How Mae Whitman Navigated, And Conquered, Child Stardom

Long before “Parenthood,” “The DUFF” or her new film “Rock Dog,” Mae Whitman was the token on-screen daughter of famous people. She played Andy García and Meg Ryan’s child in 1994’s “When a Man Loves a Woman”; she was the president’s daughter in the 1996 sci-fi action flick “Independence Day”; Whitman was George Clooney’s daughter in 1996’s “One Fine Day”; and she, of course, stunned as Bernice in the Sandra Bullock–fronted film “Hope Floats” in 1998. 

But Whitman admitted that she wouldn’t have made it very far if it weren’t for her “super-tight” relationship with her parents, Pat Musick and Jeffrey Whitman. 

“Growing up as a kid actor, I feel like it could really go either way. I can see how it could be such a horrible struggle. It’s tricky,” she told The Huffington Post during a Build Series interview on Tuesday. “I feel like, in anything, if you don’t feel like people have your back, it can lead you down a bad place, whether you’re a kid or an adult. I luckily had a super strong family base. My parents have always been so amazing and [are] my heroes. They really were so careful all along the way to choose projects that were with good people and honest people, and also they really gave me the gift of choosing if I wanted to do something or not. They were always like, ‘What’s inside your heart is the most important.’” 

You got to keep on your own path and trust what you know in your heart is what you really love to do.
Mae Whitman

Whitman, now 28, has found continued success in Hollywood with work in television series like NBC’s upcoming “Good Girls.” But she knows this career wouldn’t have been possible without her unique upbringing.

“I just felt like I had a big, big family growing up,” she said when thinking back to the ‘90s. “I think equally of like hanging out with Harry Connick Jr. and Sandra Bullock, genuinely feeling like, ‘These are my friends, Mom, please go away,’ and then just hanging out in Austin and getting to be with my family and my parents. I had such a rich upbringing as far as the experiential system went … having all these people that could be so supportive if you’re considerate. Like anything, you just have to surround yourself with the right people.”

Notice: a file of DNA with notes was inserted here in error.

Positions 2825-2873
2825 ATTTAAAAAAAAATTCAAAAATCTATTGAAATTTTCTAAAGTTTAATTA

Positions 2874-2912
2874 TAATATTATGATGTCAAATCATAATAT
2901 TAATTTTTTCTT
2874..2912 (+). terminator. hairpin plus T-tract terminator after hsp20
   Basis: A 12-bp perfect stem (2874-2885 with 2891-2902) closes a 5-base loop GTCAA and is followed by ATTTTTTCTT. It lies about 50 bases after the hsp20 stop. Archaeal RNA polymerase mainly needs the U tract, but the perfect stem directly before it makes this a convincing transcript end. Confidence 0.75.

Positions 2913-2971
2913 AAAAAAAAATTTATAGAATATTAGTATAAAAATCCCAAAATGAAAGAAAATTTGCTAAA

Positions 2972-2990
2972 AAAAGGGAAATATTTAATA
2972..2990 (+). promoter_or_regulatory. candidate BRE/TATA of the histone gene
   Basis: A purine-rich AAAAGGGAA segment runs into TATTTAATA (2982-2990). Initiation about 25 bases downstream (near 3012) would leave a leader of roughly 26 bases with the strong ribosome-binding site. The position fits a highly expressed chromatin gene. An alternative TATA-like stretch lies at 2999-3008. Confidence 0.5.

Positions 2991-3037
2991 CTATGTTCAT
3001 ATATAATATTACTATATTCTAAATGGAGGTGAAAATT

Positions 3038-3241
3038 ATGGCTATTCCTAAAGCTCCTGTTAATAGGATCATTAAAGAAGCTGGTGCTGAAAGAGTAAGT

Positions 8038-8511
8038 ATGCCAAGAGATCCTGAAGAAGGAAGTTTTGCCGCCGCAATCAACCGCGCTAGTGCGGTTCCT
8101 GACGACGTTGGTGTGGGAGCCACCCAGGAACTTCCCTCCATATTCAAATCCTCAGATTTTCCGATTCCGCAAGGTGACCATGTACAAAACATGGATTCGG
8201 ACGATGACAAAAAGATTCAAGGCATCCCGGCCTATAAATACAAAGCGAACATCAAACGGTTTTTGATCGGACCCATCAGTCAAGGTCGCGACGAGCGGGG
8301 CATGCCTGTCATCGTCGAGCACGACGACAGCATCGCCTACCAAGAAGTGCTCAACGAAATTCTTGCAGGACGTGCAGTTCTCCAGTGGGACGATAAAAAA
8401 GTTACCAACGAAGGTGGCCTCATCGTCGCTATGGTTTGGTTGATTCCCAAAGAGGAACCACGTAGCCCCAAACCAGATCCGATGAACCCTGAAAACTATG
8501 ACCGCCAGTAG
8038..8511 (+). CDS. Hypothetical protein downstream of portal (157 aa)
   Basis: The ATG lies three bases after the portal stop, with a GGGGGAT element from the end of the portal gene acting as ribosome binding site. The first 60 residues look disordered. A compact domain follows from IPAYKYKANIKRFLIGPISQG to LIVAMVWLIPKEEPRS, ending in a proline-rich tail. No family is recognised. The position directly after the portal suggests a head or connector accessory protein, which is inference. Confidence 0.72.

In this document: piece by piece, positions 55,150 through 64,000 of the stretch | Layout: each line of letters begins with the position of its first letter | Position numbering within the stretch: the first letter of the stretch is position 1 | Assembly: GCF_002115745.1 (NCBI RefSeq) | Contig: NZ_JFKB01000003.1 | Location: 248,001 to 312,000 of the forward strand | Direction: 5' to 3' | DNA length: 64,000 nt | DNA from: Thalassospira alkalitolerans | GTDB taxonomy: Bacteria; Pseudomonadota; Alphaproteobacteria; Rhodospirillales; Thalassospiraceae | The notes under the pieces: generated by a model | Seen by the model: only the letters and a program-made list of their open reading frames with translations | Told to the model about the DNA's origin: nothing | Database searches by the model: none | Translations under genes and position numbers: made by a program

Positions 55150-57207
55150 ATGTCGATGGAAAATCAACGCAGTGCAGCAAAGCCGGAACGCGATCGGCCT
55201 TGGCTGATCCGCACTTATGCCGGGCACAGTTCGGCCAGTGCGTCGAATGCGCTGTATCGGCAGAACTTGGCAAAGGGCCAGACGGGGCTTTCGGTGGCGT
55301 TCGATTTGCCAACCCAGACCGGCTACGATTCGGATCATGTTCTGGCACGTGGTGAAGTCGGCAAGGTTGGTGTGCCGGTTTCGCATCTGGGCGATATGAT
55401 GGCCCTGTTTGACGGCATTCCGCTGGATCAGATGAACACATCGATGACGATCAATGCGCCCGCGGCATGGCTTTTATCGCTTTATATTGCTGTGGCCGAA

Although Whitman has steadily been working since 1994, taking on voice-over projects as well as on-screen roles, she never forgets how “lucky” she is to be in the film industry and hopes to inspire others to follow their dreams. In her new animated movie, “Rock Dog,” Whitman’s character Darma helps a dog named Bodi (Luke Wilson) fulfill his goal of becoming a musician, urging him to never quit. 

“I loved the concept of having a message for kids right now that is about individuality and celebrating your dreams,” Whitman told HuffPost. “It seems like it’s an easy concept but I find that in the world we live in, it’s sort of not maybe celebrated enough with kids. It’s an important movie to make kids realize that you got to work for it, no matter what people tell you you can and can’t do. You got to keep on your own path and trust what you know in your heart is what you really love to do. “

Watch Mae Whitman’s full Build series interview below. “Rock Dog” hits theaters on Friday. 

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Jasmine Guy On The Big Lesson She Learned After Stardom (VIDEO)

Though most people remember her as Whitley Gilbert, the southern belle on “A Different World,” actress Jasmine Guy has had an incredibly versatile career as an artist. A professional dancer and choreographer, Guy got her start performing in New York at Alvin Ailey. She went on to appear in films like Spike Lee’s “School Daze,” the TV series “Fame,” and released her own self-titled R&B album in 1990.

“I kind of looked at life like graduating from high school. Once you did [one thing], you move to the next level — and that ain’t always the case,” Guy says in her recent interview for’s new web series, “Who Am I.”

“My biggest lesson in my life has been learning how to live in between the gigs,” she says. “I understand my own fragility, and I don’t take that for granted anymore.”

Also in the interview, Guy talks about raising her daughter, Imani, to have her own individuality. “I started to pray, ‘God, please just don’t let me get in the way of who she is supposed to be,'” Guy says.

Now that Imani is a teenager, things have become all the more complicated. “Actually having another woman mind to talk to and relate to — and try to get to clean the bathroom — is a little tricky,” she says.

Guy reunites with the cast of “A Different World” on “Oprah: Where Are They Now?” airing Sunday, October 5 at 9 p.m. ET on OWN. Find more “Who Am I” videos on

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